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Hey, Wait a Second -- Don't Write Off Microsoft-Nokia Smartphones Just Yet

IDC has predicted that by 2015, Microsoft (MSFT) Windows Phone will take nearly 21 percent of the mobile-phone operating system market because of its adoption by Nokia (NOK). Naysayers dismiss the analysis as either overly optimistic or just plain bunk. They are wrong.

Look, it's way too early to write off the Microsoft-Nokia partnership and assume that the future belongs to a war between Google (GOOG) and Apple (AAPL). Windows Phone certainly isn't guaranteed to succeed, but it has a decent chance thanks to consumer buying habits and the realities of merchandising.

Here are IDC's projected numbers (click on the graph to enlarge):

Android has gained enormous ground, and if IDC is correct, it'll take even more. A big reason for the advance is that Google used a Microsoft PC strategy: spread your operating system bet across multiple hardware vendors and increase the chance of consumer favorites.

Such critics as my ZDNET colleagues Mary Jo Foley and Larry Dignan argue that in such a volatile market, four years is too long a time to predict, and that is true. (Four years ago, the iPhone had just launched, and handsets running Android didn't even exist.) The accuracy of the projection is a big question. But Dignan argues that current owners of Nokia handsets that run Symbian might not like Windows Phone:

Windows Phone 7 may not appeal to all Symbian users. How do you assume that most Symbian users will go to Microsoft? Because Nokia says so? The logic doesn't work. Symbian users are likely to watch iOS, RIM's QNX and Android too. Peer pressure may play a role also.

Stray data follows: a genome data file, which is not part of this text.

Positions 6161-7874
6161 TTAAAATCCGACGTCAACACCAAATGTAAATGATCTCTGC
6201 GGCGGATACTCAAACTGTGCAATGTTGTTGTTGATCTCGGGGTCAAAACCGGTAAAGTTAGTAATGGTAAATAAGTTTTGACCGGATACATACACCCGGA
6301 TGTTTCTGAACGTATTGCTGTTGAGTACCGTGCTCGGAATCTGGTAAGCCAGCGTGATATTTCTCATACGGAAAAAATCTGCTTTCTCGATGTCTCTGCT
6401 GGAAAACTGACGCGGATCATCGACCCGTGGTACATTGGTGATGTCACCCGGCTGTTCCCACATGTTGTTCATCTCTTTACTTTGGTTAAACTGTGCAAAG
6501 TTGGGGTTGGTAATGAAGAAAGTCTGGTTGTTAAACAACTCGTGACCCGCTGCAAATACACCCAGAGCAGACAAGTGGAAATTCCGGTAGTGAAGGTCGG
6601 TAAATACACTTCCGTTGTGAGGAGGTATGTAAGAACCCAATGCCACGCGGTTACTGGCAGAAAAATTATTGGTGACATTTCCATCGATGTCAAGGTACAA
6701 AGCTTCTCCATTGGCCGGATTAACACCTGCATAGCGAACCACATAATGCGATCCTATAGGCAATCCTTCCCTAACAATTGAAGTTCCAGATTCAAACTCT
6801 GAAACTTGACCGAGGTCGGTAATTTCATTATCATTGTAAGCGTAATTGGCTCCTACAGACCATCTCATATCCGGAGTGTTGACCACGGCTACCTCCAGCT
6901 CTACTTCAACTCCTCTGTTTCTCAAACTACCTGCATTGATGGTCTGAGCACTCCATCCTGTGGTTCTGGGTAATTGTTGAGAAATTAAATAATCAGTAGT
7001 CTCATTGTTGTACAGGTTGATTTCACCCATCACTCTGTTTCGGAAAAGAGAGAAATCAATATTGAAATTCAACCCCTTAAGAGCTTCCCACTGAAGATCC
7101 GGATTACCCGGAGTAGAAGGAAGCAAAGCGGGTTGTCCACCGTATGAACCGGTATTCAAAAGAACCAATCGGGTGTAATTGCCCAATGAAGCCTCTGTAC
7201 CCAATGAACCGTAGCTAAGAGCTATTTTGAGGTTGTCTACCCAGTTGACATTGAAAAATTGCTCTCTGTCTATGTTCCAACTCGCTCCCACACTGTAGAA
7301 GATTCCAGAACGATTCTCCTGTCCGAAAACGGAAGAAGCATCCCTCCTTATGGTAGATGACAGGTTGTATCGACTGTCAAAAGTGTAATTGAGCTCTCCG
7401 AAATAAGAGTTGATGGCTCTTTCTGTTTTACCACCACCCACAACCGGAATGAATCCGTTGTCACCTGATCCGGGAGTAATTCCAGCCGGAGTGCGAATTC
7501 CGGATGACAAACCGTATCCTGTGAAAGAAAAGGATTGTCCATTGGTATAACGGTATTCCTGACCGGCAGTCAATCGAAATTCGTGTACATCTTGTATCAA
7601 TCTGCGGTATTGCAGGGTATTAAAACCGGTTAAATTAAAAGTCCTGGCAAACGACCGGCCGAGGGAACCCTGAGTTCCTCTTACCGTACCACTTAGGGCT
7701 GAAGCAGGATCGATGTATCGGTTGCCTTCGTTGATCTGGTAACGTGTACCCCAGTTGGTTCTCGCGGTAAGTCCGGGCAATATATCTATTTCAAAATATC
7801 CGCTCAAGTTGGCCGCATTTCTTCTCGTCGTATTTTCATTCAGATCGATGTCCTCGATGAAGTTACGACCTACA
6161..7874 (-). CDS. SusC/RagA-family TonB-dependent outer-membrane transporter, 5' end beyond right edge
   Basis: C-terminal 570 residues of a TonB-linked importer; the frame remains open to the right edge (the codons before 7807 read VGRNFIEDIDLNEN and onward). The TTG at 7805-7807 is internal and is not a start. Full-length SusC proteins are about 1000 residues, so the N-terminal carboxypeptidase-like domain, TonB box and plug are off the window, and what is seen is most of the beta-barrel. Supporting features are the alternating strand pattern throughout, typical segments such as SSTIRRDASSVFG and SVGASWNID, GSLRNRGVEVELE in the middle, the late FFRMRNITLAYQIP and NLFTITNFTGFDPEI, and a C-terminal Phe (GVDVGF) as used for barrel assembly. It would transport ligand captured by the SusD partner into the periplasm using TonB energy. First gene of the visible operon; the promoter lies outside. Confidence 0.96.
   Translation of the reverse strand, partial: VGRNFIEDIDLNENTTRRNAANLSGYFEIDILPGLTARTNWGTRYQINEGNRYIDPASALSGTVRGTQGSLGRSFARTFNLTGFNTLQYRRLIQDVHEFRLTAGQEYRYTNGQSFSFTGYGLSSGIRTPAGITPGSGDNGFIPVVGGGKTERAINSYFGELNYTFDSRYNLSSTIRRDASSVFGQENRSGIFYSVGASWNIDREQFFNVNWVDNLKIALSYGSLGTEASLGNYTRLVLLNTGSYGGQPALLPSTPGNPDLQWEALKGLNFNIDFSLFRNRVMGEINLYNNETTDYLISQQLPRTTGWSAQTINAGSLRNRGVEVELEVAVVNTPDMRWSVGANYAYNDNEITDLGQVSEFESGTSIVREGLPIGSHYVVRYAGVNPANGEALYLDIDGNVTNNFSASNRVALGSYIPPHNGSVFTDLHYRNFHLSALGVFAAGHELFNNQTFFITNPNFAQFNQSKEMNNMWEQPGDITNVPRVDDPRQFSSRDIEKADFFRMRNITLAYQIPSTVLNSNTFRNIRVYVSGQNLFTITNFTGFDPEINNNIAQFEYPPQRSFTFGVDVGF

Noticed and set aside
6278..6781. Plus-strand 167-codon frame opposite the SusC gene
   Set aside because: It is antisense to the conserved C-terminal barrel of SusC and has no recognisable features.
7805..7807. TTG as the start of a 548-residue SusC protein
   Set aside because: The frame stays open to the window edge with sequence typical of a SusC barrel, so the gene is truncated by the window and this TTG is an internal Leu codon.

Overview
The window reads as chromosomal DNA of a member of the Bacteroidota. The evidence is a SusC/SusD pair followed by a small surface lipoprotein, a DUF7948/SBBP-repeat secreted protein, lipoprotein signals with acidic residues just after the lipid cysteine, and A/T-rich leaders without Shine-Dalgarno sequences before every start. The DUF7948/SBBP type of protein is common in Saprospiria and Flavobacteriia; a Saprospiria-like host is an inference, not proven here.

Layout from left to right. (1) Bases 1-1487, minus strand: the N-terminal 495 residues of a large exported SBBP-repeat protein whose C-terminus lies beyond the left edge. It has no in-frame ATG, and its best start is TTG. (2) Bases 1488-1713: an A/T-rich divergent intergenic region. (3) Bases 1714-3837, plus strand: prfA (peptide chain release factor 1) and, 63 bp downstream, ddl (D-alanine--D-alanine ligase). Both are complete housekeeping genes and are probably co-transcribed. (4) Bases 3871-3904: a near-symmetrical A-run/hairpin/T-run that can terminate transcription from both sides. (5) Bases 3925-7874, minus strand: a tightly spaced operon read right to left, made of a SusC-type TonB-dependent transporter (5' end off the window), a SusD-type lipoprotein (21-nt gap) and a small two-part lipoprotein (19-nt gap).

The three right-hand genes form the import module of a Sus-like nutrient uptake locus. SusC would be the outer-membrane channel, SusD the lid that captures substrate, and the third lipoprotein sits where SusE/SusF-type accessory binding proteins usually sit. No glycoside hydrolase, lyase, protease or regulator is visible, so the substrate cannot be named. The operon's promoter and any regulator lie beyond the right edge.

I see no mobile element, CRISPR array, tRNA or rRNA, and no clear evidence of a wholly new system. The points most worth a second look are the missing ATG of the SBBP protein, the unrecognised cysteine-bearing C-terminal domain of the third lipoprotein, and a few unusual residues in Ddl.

That's where they make a mistake. Outside of a small percentage of technophiles, consumers don't buy operating systems. Most would be lucky if they could name the one on a given phone. In a poll last fall, the Pew Research Center found that only 26 percent of Americans knew that Google's smartphone operating system was Android.

Consumers buy products, experiences, and company brands. When regular people talk about smartphones, the conversations center on models, not operating systems. They want an Apple iPhone 4 or maybe a Motorola Droid X, an HTC Aria, or even, yes, a BlackBerry from RIM (which continues quarterly unit sales growth even as the cognoscenti write it off). They're interested in past experience with the phone manufacturer and whether a given unit wows them. The status the phone can convey (just like any consumer purchase) may attract them, either consciously or subconsciously. The carrier might offer a deal.

Other factors, including an existing company's ability to use its bulk to drive what it wants, also help influence what happens in the market. What happens if patent infringement lawsuits scare off hardware vendors from using Android? There's already evidence that Motorola is making back-up plans. Maybe that has something to do with being sued by both Apple and Microsoft over its use of Android.

There is also the marketing power of the handset vendor. Nokia hasn't been the largest global seller of handsets for no reason. The company has played the game long and successfully and knows how to advance its interests with carriers and retailers. There's something to be said for getting your products in front of people, and Nokia can clearly do that. And if Nokia has the muscle to crowd out enough competition, Windows Phone will improve by default.


Image: morgueFile user alvimann.

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